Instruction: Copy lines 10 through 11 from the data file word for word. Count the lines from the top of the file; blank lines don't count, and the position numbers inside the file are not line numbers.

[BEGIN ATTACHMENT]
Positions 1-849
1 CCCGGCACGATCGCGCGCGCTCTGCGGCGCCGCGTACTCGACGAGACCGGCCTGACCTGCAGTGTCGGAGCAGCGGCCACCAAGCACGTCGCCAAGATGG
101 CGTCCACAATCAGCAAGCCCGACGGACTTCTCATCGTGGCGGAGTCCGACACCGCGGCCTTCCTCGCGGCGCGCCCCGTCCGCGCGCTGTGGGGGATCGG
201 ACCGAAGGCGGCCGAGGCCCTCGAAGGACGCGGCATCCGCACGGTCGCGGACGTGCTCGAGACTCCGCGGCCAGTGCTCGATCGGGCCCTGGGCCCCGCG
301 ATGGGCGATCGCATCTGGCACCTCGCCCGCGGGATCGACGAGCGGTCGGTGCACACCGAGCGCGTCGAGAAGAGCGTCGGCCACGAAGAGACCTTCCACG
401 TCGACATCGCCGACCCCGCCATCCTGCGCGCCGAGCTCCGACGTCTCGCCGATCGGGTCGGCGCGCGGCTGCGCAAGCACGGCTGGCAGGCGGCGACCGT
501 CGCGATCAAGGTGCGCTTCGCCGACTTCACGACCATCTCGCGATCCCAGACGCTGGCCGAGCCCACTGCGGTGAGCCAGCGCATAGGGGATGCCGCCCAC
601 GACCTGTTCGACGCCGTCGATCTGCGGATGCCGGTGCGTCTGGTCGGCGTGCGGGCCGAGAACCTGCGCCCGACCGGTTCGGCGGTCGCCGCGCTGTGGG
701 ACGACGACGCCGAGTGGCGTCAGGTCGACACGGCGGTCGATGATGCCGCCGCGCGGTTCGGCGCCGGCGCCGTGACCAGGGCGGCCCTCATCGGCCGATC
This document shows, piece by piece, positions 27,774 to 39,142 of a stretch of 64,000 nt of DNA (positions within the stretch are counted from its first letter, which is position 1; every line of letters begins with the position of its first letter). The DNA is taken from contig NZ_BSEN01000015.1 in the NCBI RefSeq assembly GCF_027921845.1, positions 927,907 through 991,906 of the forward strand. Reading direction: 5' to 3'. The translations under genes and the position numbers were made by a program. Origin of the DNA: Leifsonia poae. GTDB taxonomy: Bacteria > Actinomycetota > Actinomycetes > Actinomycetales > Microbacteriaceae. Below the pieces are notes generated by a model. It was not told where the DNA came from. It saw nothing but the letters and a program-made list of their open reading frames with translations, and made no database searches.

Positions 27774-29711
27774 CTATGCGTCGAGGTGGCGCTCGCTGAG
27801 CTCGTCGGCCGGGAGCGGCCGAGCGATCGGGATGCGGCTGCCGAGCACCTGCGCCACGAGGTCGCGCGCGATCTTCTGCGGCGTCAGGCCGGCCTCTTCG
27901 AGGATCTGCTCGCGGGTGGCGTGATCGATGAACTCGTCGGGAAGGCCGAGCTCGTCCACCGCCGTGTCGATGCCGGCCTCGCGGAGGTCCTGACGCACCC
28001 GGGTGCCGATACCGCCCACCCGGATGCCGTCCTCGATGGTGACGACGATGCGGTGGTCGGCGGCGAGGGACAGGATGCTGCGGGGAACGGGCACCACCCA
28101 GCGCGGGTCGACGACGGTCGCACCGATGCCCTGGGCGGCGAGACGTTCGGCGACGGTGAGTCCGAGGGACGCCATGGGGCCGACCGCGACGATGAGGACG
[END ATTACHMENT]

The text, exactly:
This document shows, piece by piece, positions 27,774 to 39,142 of a stretch of 64,000 nt of DNA (positions within the stretch are counted from its first letter, which is position 1; every line of letters begins with the position of its first letter). The DNA is taken from contig NZ_BSEN01000015.1 in the NCBI RefSeq assembly GCF_027921845.1, positions 927,907 through 991,906 of the forward strand. Reading direction: 5' to 3'. The translations under genes and the position numbers were made by a program. Origin of the DNA: Leifsonia poae. GTDB taxonomy: Bacteria > Actinomycetota > Actinomycetes > Actinomycetales > Microbacteriaceae. Below the pieces are notes generated by a model. It was not told where the DNA came from. It saw nothing but the letters and a program-made list of their open reading frames with translations, and made no database searches.

Positions 27774-29711